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A guide to land investment in Kenya.

April 16,2017 0 comments

Getting windfall cash running from thousand to millions of shillings perhaps I can say is not something miraculous in today’s world. With lotteries gaining popularity anyone can become a millionaire all of a sudden. Well, you have these millions of shillings stashed in some zero -interest bearing bank account and you are wondering where and how to invest it. To hold your wealth where you don’t have to squander it, a land is a good resource.

Real estate and raw land, in particular, is considered the best investment option in Kenya. There has been a recent shift in the rankings of high-return investments in Kenya. Among the top is land; the local stock market is also currently dominated by the so-called ‘big boys’ i.e. the banking sector and multinationals. Raw land is an overtime booming investment owing to the ever-rising population hence the demand for where to settle. It is the only asset you can invest in where its value will almost always appreciate. It’s also one asset that can be multitasked: develop into a real estate, harvest its resources, rent it up, practice agriculture in it, and much more.

Investing in land may seem to be easy. People make money every day from buying and selling land. Those who are successful in this business have done well their homework and have perhaps learnt some important investment lessons the hard way. Investing in land like any other business involves risk taking. As an investor, you should be putting your money into an asset while ready to face any challenge as well as setbacks that may come along. Land returns speculation eras of the 90s and early 2000s are gone and therefore investing in land follows all other laws of business; when there are many speculators returns fall or remain stagnant for extended periods. Buying land you want to put in immediate use makes more investment sense.

There are several pros and cons to investing in land. One ought to be very careful before investing in any land because many have burnt their figures while bidding for the same. For those who want to take the plunge, there are few things you need to consider.

Before you settle on a particular choice of land you should conduct a thorough market research. You need to find out why the land you want to purchase is vacant. You can buy land only to discover later it cannot be effectively used, let alone developed. It is worth purchasing land whose zoning permits its highest, and best use. A friend of mine bought some land, 1/8th acre, for 1 million in 2014 in some remote undeveloped area. He decided to sell the land mid last year (2016) and for six months, the only serious prospective buyers were two, who offered 800,000 and 900,000 shillings after more than 2 years. So if you buy land that you can't use instantly due to its remoteness, you will be tying up capital and hoping that after five years of doing nothing, you find someone to buy the land at a profit. Lack of utilities like water electricity, good sewerage system, and good communication network is a huge setback for any land investor especially if you want to set up real estates or even for personal settlement.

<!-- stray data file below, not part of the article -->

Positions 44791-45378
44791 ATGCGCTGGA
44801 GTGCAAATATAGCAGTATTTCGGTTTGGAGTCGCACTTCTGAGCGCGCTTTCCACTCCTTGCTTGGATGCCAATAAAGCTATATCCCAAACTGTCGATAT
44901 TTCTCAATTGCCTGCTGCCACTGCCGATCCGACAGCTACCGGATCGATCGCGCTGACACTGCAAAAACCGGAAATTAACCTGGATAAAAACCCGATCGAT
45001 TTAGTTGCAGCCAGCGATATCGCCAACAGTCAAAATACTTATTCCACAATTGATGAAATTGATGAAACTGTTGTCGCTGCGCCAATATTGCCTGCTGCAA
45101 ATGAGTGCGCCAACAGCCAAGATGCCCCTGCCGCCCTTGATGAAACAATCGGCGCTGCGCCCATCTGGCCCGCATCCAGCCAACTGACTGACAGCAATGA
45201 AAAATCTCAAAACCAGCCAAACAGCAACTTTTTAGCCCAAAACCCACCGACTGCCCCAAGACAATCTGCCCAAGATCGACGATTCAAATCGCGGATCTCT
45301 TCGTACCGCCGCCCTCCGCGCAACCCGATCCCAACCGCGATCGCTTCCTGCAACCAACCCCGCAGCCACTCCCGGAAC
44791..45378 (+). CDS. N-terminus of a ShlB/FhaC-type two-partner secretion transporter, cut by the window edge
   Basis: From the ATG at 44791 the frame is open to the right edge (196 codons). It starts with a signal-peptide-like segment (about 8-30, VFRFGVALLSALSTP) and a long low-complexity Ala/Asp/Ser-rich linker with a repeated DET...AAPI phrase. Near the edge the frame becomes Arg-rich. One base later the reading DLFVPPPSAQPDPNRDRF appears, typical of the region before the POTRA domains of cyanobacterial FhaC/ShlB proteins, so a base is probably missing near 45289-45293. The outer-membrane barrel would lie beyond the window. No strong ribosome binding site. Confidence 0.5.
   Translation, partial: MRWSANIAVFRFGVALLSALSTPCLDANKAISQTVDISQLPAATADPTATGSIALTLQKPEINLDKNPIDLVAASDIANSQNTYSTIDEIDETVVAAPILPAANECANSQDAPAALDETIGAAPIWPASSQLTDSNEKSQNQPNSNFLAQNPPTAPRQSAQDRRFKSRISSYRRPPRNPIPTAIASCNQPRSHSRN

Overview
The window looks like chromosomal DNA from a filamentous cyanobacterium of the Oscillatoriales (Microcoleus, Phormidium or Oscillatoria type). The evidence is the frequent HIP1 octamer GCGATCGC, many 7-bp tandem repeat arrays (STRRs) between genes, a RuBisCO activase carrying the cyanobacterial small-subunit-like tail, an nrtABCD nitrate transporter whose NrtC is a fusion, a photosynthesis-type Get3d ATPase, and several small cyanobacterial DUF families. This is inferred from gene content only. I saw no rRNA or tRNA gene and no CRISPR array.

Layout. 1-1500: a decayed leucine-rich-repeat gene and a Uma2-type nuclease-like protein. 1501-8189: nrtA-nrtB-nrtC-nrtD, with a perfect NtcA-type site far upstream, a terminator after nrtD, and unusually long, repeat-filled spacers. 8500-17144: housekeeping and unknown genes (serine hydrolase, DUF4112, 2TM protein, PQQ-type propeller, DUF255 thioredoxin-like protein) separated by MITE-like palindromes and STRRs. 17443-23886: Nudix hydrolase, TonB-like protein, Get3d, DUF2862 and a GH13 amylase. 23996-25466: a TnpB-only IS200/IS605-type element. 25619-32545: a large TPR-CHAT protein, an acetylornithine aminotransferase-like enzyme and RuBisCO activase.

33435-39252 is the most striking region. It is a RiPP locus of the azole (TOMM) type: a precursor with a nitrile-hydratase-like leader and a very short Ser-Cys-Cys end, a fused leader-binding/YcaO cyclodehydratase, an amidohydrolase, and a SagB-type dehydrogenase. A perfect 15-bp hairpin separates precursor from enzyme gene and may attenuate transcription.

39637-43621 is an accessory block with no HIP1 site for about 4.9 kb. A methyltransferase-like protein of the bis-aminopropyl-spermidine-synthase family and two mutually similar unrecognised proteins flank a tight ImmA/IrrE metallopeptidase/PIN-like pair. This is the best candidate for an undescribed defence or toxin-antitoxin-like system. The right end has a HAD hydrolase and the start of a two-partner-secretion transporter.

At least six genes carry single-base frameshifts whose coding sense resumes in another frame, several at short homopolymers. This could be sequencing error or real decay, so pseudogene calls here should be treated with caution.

Market demand is also another factor to consider. Areas where people would want to rent or build housing units is a nice opportunity. Lands in upcoming settlement towns like Machakos, Kitale, Kakamega are good. In fact, if you have a million shillings, you are likely to get prime land in your home county HQ compared to what you would get in Nairobi. These towns provide a quiet area for privacy away from crowded cities. These towns have room for future expansion and thus probabilities for high returns.

Another thing to watch for is the risk of acquisition and encroachment. Purchasing land in which government utility belongs e.g. road or a park will cause your investments to sink. In some scenarios, your legal right over the land gets jeopardised, resulting in litigation and unnecessary legal costs. These auxiliary expenses can sometimes outweigh the appreciation in the value of your land. There’s also the risk of the land being taken over by the government by way of compulsory acquisition like a case where the government want to set up infrastructure. A good case is the Standard Gauge Railway. The compensation received, may not always be satisfactory.

In as much as you would have found the right place to pump your cash, you should be on the outlook for fraudsters. With preying cons around prowling for gullible buyers, buying land is tricky. Unscrupulous land brokers are out there waiting for your cash. Some fraudsters work with the ministry of lands officials to issue you fake title deeds. They will do anything to hit you especially if you are a jackpot investor. Employ the services of a lawyer and engage the Land commission who will help you verify the authenticity of the land you want to purchase. If the ministry gives you fake information concerning the land then you are entitled to compensation from the state for losses incurred.

 Before investing in land remember, land business, like any other business, has good and bad deals...not all land deals are good even if you don't get conned.

Nixon Ouko

Ignorance is no defence.Live like you'll die tommorrow but learn like you'll live forever.

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